Now I’m also working on getting my TEFL (Teaching English as a Foreign Language) certificate.  This is just kind of an extra thing–it’s not required, because I majored in an English-related degree–but I’ll feel better having it, since I never considered teaching before and have not taken a teaching course in my life.  Already it’s proven invaluable, and I’m learning a lot.  (Slow-going though, when you factor in the language-learning time, and the fact that my hours recently got amped up at work.)

To anyone who is curious, I’m about 1/3 of my way through the process, which is broken into the following stages:

Apply to Canadian Connection, a go-between program.  –> Do interview –> Get accepted –> Fill out more paperwork, including an essay and sample lesson plan –> Interview with EPIK, second-step go-between program –> Hopefully get accepted to that, too –> Fill out a WHOLE BUNCH of paperwork, including background checks and getting every-freaking-thing apostilled, which I mean, what is that even –> Get job offer to teach in Korea? –> Possibly interview with them; hope they speak more English than you speak Korean –> OMG VISA PAPERWORK WHY –> I think this is where the plane finally comes in –> In Korea, assuming you don’t have any diseases and you got all your paperwork finished.  (Did you??  Can there possibly be anything left about you these people don’t know??)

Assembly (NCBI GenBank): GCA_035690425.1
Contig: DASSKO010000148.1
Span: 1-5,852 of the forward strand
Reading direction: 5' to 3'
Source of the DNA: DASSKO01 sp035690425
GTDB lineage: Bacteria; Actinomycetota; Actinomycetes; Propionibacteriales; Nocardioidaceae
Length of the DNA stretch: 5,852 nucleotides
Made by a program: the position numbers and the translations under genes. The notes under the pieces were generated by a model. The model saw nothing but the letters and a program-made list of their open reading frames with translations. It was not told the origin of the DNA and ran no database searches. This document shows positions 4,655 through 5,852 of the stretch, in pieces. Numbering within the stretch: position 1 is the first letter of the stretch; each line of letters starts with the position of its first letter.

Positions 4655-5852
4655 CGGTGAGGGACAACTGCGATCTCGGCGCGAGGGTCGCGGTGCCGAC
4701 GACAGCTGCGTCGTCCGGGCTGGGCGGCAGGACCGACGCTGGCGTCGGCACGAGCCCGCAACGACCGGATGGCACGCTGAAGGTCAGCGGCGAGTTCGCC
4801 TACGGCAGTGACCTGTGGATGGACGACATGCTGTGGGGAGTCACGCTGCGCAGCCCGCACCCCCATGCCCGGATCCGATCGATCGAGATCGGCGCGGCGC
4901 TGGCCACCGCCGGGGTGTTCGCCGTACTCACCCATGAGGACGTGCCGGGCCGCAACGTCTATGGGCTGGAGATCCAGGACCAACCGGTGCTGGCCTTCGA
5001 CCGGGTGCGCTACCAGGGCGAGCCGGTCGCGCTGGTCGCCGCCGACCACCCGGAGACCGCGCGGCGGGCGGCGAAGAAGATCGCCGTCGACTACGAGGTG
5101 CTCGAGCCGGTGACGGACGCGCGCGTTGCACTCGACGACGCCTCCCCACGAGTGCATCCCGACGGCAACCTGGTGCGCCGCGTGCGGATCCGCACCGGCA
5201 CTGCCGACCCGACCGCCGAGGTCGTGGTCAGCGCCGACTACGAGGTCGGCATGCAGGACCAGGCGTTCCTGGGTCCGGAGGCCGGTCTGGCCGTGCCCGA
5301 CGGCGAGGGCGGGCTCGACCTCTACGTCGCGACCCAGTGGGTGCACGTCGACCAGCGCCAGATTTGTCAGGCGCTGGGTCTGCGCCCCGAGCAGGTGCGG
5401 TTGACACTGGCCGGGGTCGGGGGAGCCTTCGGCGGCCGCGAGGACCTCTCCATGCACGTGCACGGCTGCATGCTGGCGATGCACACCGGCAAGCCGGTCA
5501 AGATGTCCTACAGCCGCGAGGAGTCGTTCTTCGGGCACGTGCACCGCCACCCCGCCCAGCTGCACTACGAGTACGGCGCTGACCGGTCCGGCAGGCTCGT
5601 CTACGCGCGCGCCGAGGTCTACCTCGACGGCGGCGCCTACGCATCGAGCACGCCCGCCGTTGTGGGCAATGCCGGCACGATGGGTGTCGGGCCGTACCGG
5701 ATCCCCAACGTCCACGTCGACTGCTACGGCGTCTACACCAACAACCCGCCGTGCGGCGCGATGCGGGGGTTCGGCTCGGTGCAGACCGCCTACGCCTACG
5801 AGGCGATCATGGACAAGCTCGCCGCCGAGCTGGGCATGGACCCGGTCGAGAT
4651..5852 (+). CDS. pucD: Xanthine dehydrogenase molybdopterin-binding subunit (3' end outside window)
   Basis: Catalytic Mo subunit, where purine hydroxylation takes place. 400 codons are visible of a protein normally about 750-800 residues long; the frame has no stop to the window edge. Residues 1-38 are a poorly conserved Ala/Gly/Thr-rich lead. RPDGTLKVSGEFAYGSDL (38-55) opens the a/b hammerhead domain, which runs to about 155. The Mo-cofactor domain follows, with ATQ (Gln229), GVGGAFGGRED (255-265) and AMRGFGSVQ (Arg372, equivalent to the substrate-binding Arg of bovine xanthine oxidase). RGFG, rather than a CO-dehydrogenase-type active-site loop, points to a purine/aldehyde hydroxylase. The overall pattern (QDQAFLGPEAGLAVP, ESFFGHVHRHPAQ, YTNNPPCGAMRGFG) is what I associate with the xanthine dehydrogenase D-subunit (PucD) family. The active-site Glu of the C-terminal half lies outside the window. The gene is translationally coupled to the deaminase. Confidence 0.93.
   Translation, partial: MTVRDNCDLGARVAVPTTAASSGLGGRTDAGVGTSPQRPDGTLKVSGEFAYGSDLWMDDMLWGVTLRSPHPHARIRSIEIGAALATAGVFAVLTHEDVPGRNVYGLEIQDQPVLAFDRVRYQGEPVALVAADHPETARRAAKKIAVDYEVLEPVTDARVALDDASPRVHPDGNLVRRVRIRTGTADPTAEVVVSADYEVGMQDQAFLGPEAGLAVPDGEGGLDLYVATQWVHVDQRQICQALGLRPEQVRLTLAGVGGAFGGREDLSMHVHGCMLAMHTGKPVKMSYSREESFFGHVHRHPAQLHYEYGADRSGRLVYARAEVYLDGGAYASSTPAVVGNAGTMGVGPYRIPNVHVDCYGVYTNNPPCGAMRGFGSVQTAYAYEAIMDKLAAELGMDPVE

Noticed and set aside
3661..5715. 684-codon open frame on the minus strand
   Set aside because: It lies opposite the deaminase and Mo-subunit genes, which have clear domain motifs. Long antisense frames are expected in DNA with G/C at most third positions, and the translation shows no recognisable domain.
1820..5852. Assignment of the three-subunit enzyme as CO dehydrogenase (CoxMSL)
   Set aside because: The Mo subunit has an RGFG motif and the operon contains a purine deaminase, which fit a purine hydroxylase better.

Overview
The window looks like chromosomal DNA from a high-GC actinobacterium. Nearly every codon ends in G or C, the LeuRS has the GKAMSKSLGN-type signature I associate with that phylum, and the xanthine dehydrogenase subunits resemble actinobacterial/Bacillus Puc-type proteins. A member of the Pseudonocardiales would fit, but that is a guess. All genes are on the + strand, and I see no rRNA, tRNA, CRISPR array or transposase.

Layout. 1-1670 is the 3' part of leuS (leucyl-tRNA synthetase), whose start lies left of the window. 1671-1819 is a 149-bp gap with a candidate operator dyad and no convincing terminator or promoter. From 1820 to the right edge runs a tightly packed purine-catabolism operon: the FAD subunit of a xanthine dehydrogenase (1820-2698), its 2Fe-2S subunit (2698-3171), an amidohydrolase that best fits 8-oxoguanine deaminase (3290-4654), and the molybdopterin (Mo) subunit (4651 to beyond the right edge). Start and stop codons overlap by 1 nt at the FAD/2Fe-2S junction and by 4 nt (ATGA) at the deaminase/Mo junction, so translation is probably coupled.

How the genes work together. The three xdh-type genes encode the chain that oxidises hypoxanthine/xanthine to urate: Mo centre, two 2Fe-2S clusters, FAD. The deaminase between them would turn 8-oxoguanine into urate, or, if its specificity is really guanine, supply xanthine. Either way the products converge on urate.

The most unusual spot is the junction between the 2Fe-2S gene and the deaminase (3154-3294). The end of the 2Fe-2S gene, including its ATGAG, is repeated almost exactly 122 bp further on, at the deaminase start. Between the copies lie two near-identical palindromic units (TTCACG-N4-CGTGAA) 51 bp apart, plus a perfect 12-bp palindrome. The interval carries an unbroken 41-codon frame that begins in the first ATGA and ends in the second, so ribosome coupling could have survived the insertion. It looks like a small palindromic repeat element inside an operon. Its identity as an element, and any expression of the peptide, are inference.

Yeah, I’m going out of my mind a little bit.  Paperwork and I are NOT bros.  I mean, of course I’m excited to go, and I know that once I’m over there it will be worth it, but my stress levels spiked by about 100 degrees when I got the e-mail from Canadian Connection outlining all the paperwork and instructions and attachments that I had to get in order between now and February.  I’m NOT an organized person by nature or by design.  I’m also a deeply-ingrained procrastinator.  Neither of these things is going to help me in any way make sure that I get all this shit done.

Well, one way or another.  I know this sounds like complaining, but I’m really not.  Once all the interview-nerve butterflies and the paperwork-stress go away, I’m sure there is a healthy amount of excitement knocking around in there somewhere.  Honest!  Love the people.  Love the culture.  Love the job.  Love the journey.  HATE the paperwork and the red tape.

Wish me luck, and I’ll let you know how the application to EPIK goes!  (Plus, you know, that interview.  Gah, interviews!!  My mortal enemies!)

Celeste

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2 thoughts on “The Journey to Teaching English in Korea…

  1. This is so exciting! It’s like I’m re-living my summer 2010 through you, lol. I do remember the paperwork being a hassle, so not much comfort I can offer you there. I’m really impressed by your drive to learn Korean! I bought a bunch of books and gave it the ole college try, but language learning and I really don’t mesh well. It doesn’t help that I have a terrible memory, so every day I can memorize ten words and the next day I’ll remember one. If I’m lucky. I might remember an entirely different word from a different language. Or a chicken soup recipe. It’s a crap shoot, really.

    Anyhoo, awesome to hear things are progressing, and keep us updated 🙂

    • xD I laughed about your crap-shoot memory. Mine is very much like that too, sigh… Hopefully I can whip it into shape after a year and a half of lazy. OH MY GOD PAPERWORK. Ugh. The bane of my existence. xD; But I’m getting there, slowly. I think. Maybe. @_@; I will definitely let you know!!